Yesterday’s Budget and Spending Review was launched with the title ‘A stronger economy for the British people’ – it sets out the Government’s priorities and vision of a Global Britain.
Why is prioritising the ‘best start in life’ important for a ‘Global Britain’?
The evidence is clear that, if we want a ‘Global Britain’, we need to invest in our human future and build an infrastructure of support for babies, children and families to improve outcomes, reduce inequalities, and build happy, healthy and prosperous adults.
However, we currently have some of the worst child health outcomes in Western Europe, with widening inequalities and spiralling costs of child protection and late intervention. Put bluntly, as a country we are spending more than £16 billion pounds on costly late interventions, or ‘getting it wrong’, every year (and this is estimated to be only a fraction of the true costs). We need to do better.
In the run up to the Spending Review, more than 700 leading children’s organisations came together with ‘one voice’ and called on the Government to do things differently with investment in a public health approach. A national campaign to ‘turn off the taps, rather than mop the floor’ highlighted the importance of tackling the root causes of poor child health outcomes with prevention and early intervention which have been shown to make the biggest difference and make sound economic sense. This included a united call for 3,000 additional health visitors in the next three years.
Yesterday’s budget contained some ‘good news’ for babies:
The Treasury has listened, and we thank them for this. The funding announced yesterday is a welcome step in the right direction and will undoubtedly make a difference to many families. This autumn budget represents a significant turning point with a statement from the Chancellor that he had acknowledged the important work led by Dame Andrea Leadsom MP in her ‘Early Years Healthy Development Review’,
“For too long, far too long, the location of your birth has determined too much of your future… the awesome power of opportunity shouldn’t be available only to a wealthy few… but be the birth right of every child in an independent and prosperous United Kingdom. The evidence is compelling that the first 1,001 days of a child’s life are the most important”.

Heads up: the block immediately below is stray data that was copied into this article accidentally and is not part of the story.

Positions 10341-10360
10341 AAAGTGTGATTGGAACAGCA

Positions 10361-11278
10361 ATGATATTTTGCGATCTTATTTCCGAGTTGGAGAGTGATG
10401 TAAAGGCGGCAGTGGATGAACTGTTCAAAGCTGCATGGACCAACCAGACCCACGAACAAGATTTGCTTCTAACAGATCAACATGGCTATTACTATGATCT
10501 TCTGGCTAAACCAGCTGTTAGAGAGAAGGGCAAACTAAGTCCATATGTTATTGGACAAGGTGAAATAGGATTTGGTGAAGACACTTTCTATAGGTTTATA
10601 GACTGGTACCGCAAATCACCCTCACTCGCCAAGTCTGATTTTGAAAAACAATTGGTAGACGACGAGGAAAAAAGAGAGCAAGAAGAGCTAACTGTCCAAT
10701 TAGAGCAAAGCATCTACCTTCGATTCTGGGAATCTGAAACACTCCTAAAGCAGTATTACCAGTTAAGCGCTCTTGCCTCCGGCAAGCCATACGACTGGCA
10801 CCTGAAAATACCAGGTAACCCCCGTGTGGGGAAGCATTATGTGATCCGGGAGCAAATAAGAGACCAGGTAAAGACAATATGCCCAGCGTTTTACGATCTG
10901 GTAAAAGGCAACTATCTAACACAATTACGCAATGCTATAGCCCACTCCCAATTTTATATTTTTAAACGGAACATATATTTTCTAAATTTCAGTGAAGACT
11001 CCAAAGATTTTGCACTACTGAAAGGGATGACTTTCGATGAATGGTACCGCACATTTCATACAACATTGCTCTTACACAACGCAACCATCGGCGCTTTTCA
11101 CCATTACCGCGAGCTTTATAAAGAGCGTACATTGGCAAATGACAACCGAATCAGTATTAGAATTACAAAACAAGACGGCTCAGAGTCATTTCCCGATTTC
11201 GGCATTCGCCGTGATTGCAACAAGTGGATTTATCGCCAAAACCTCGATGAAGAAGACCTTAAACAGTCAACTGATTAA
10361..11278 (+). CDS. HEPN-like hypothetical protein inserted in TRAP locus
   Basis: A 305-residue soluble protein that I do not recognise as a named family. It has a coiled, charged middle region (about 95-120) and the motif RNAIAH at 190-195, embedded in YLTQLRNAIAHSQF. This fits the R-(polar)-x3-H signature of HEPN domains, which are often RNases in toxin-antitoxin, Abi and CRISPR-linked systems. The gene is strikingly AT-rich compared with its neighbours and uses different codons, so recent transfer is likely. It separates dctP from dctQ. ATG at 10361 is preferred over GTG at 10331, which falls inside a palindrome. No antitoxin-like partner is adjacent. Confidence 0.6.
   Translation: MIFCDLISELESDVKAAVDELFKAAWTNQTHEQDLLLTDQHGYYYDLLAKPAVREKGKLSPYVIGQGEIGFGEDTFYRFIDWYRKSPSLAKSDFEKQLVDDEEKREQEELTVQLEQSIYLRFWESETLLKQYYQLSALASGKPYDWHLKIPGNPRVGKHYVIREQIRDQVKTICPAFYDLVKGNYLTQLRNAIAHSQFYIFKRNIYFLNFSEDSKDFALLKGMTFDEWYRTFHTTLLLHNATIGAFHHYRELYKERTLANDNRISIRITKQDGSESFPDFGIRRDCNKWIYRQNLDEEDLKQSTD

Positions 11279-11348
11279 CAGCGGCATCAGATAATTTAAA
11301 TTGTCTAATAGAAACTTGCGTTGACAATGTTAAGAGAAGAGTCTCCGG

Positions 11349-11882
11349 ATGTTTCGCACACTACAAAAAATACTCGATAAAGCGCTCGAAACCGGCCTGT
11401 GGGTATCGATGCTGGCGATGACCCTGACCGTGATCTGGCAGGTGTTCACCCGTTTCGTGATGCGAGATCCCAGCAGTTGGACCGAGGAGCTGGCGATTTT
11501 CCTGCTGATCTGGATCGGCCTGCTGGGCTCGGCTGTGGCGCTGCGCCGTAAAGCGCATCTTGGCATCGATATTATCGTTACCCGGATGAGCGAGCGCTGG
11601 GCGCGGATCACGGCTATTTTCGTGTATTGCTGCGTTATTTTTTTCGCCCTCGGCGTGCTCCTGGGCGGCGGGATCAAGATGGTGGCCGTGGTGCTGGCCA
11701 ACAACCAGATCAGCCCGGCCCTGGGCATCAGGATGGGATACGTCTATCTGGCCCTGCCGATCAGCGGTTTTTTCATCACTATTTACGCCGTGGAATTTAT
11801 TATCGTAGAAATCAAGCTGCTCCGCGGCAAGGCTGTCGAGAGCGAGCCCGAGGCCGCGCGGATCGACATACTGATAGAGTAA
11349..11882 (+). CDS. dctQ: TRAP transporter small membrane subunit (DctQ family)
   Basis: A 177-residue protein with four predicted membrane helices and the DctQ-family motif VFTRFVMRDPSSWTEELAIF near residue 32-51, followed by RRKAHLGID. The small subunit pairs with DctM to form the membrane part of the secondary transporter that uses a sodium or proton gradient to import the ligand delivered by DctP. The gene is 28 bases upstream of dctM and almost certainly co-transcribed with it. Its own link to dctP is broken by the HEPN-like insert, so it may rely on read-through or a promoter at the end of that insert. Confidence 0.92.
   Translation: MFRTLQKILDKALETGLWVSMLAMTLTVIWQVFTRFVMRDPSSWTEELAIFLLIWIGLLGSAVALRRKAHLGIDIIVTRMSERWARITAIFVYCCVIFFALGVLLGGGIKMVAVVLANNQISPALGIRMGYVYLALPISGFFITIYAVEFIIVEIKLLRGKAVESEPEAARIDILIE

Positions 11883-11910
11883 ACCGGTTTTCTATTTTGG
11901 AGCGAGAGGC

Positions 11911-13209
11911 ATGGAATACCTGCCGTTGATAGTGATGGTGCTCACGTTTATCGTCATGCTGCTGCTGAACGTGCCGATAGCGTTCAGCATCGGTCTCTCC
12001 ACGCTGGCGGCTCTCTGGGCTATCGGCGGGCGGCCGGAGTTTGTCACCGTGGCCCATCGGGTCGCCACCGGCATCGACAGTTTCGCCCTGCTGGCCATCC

We would like to personally thank Dame Andrea Leadsom MP for her tireless work, over many years, making the case for babies and their families in the House.
Yesterday’s budget included a £500 million investment package over the next three years to support families and transform ‘Start for Life’ and family help services in half of the council areas across England. This will fund a network of Family Hubs, Start for Life services, perinatal mental health support, breastfeeding services and parenting programmes. It will also expand the Supporting Families programme, providing up to 300,000 families with high quality, multidisciplinary support.
The iHV welcomes all of these initiatives – in particular, we have worked with Leadsom in her campaign for well-resourced Family Hubs and additional funding to improve perinatal mental health support – these all represent an important step in the right direction.
What about health visiting? Did the Government deliver their pledge to rebuild health visiting and the Healthy Child Programme’?
It’s difficult to see from yesterday’s Spending Review how the Government will deliver on their pledge to ‘rebuild health visiting’ or how Family Hubs can be successful without a highly skilled workforce. We need a skilled workforce to welcome and work with families who attend the Hubs, but most importantly, if we are really serious about reducing inequalities, to reach out to the multitude of families who will not attend. The evidence is clear that the families who need the most support are the least likely to easily engage with services – they need a skilled health visiting workforce to ‘reach out’ to them.